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The Silent Treatment

Note: Everyone we encounter—even those we encounter through the media—have the ability to teach us about ourselves, especially if we can become nonjudgmental observers. This is true with our political candidates too. This is not a piece about who is better suited to become president but is instead about what we, as observers, can learn about how we care and manage ourselves in tumultuous dialogues.

I found the September 26th presidential debate fascinating, not because of the content but because of the technique that one of the candidates used so successfully. When I disengaged from the content and became the nonjudgmental observer, I saw Hillary Clinton remained curious and somewhat silent as she created space for Donald Trump to share a great deal of information.

Some of that information would not have been shared had the space been filled by both candidates talking, questioning, and defending. Hillary Clinton chose, intentionally, to allow Donald Trump to fill the space with information versus going in and trying to pull it out of him. Her demeanor, much of the time, depicted exactly what I teach in my Navigating Challenging Dialogue workshop: the ability to stay in your own space, in your business, and to not get triggered.

The same strategy applied in a less hostile environment can reap significant rewards for you! Often because we feel we must have the answers or be the expert, we leave little space for others to share important information. By staying silent yet attentive and curious, (aka relaxed silence) you, like Hillary, will:

  • Save time and energy.

  • Increase clarity.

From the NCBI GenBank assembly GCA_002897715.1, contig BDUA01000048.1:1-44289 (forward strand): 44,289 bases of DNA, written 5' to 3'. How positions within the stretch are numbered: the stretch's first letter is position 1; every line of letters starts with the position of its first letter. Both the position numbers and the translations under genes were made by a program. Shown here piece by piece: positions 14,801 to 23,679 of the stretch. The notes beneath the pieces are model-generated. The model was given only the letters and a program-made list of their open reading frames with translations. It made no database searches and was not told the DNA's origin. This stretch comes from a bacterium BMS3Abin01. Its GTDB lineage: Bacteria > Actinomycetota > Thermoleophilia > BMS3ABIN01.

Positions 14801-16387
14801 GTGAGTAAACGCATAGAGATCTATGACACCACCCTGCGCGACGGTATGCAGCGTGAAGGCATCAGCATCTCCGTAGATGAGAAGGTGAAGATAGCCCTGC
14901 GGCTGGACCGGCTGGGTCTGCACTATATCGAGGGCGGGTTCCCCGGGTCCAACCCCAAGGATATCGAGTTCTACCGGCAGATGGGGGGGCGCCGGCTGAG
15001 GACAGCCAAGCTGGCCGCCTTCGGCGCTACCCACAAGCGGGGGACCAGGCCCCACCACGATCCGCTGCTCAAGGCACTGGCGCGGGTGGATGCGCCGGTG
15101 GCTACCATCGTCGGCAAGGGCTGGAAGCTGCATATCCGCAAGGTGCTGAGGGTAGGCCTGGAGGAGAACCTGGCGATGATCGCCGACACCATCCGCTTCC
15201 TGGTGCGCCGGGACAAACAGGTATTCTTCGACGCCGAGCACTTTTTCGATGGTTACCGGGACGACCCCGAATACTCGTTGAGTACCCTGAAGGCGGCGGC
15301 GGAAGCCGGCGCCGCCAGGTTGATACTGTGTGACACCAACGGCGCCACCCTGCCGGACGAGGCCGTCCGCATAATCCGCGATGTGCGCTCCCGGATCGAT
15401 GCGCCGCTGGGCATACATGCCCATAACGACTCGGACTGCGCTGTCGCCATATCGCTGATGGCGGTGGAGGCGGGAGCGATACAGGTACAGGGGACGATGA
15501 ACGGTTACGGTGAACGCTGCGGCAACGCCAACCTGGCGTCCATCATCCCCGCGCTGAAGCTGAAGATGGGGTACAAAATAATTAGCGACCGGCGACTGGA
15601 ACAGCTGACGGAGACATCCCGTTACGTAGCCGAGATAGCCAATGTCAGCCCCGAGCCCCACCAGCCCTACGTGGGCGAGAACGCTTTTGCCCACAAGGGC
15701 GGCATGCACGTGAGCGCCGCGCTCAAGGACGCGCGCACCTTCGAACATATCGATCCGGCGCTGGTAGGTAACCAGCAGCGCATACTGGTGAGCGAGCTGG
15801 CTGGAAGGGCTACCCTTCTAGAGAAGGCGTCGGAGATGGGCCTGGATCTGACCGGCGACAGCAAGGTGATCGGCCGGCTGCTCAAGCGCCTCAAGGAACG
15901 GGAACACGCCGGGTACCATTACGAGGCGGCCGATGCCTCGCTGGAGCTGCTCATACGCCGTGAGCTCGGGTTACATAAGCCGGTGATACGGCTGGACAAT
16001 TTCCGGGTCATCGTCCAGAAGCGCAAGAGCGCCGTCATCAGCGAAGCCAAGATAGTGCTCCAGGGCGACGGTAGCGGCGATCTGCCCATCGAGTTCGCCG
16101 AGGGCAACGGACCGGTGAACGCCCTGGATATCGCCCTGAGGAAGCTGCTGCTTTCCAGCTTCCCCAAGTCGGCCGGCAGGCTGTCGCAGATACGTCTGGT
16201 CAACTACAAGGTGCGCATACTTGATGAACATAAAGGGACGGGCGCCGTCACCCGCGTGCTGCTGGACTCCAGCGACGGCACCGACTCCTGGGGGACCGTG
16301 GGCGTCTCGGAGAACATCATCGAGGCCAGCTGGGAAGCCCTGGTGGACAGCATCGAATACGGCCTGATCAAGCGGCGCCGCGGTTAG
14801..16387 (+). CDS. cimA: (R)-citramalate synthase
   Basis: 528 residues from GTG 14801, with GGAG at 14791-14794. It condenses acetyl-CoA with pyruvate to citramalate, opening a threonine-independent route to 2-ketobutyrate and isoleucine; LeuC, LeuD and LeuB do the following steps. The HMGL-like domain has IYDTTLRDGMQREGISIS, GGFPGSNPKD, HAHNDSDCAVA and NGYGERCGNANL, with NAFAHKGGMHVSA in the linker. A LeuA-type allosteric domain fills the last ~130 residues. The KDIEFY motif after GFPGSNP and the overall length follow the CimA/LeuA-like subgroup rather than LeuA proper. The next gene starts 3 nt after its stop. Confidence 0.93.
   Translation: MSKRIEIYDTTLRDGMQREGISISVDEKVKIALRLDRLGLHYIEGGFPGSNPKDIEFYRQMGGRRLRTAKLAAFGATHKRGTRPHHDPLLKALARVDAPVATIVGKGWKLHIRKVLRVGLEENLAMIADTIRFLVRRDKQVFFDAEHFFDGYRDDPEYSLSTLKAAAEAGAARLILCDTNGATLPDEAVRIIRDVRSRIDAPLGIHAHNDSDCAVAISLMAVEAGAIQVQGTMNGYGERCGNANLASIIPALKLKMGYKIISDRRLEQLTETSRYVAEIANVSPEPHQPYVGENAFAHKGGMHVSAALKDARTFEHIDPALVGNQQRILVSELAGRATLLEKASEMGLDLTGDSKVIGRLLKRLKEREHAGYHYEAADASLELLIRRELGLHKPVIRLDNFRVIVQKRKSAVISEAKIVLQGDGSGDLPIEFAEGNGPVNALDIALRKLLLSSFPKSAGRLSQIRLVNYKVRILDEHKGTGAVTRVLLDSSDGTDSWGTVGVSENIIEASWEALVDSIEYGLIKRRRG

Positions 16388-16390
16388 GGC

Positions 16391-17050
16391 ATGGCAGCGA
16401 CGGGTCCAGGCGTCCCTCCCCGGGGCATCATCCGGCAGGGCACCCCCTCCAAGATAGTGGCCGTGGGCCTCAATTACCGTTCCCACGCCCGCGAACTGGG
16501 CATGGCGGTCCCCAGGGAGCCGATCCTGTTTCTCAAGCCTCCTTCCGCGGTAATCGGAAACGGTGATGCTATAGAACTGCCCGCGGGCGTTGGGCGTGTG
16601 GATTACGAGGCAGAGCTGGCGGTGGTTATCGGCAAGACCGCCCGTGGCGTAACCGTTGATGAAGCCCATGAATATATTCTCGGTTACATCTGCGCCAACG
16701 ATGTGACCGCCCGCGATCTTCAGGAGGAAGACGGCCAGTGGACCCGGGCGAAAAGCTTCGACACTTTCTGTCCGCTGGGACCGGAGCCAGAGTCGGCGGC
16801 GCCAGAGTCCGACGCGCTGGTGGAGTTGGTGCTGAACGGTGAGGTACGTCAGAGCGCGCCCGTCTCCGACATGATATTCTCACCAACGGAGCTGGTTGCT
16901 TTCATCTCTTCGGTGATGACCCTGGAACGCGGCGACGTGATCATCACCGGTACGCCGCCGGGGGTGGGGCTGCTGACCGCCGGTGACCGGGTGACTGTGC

• Learn information that may not otherwise have been shared.

  • Encourage reflection.

  • Empower others.

  • Foster connections.

  • Help others feel valued.

  • Co-create solutions.

Here is an example:

Me: “Hi Susan, are you making progress on the project?” Susan: “Yes. I am.” Me: “Great. What day will it be done?” Susan: “I think by Tuesday.” Me: “Thanks.”

There is a whole bunch more information that Susan has that could be very valuable to me (and to her). But that information is left out because of the narrowness of the questions I asked. If instead I had just left space and allowed Susan to bring forth what she felt was important, it could have gone more like this:

Me: “Hi Susan, are you making progress on the project?” Susan: “Yes. I am.” Me: Silent. But attentive. Curious. Susan: “I think I’ll be finished by Tuesday. I ran into a snag getting an answer from the client. Me: Silent. But attentive and curious. Susan: “We worked it out, and I edited the questionnaire so other clients don’t have the same hurdle. I think it will be easier going forward.” Me: “Thanks Susan. That’s great. How about you share that learning at the staff meeting next week?” Susan: “Oh, I’d love too. It will probably save others some time too!”

As you read second example, did you notice where any of the following benefits were realized?

  • Time saved?

  • Clarity was increased?

  • New, unexpected information was shared?

  • Opportunity for reflection?

  • Someone was empowered?

  • A stronger connection was built?

  • Someone may have felt more valued as a contributor?

  • Creation of an unimagined solution?

Many times we are operating under the false premise that we must be the expert in all things. But when we learn to intentionally apply a silent yet curious strategy, we empower others and in turn create more ease in our work and in our relationships.

This is a very nuanced leadership in which the roles are fluid. Leadership is truly shared and situational. As you become more comfortable with attentive silence as a communication tool, you will:

  • Save time by avoiding miscommunication and assumptions.

  • Empower others to reflect upon and share learnings.

  • Gain deeper insight into projects, systems, and people.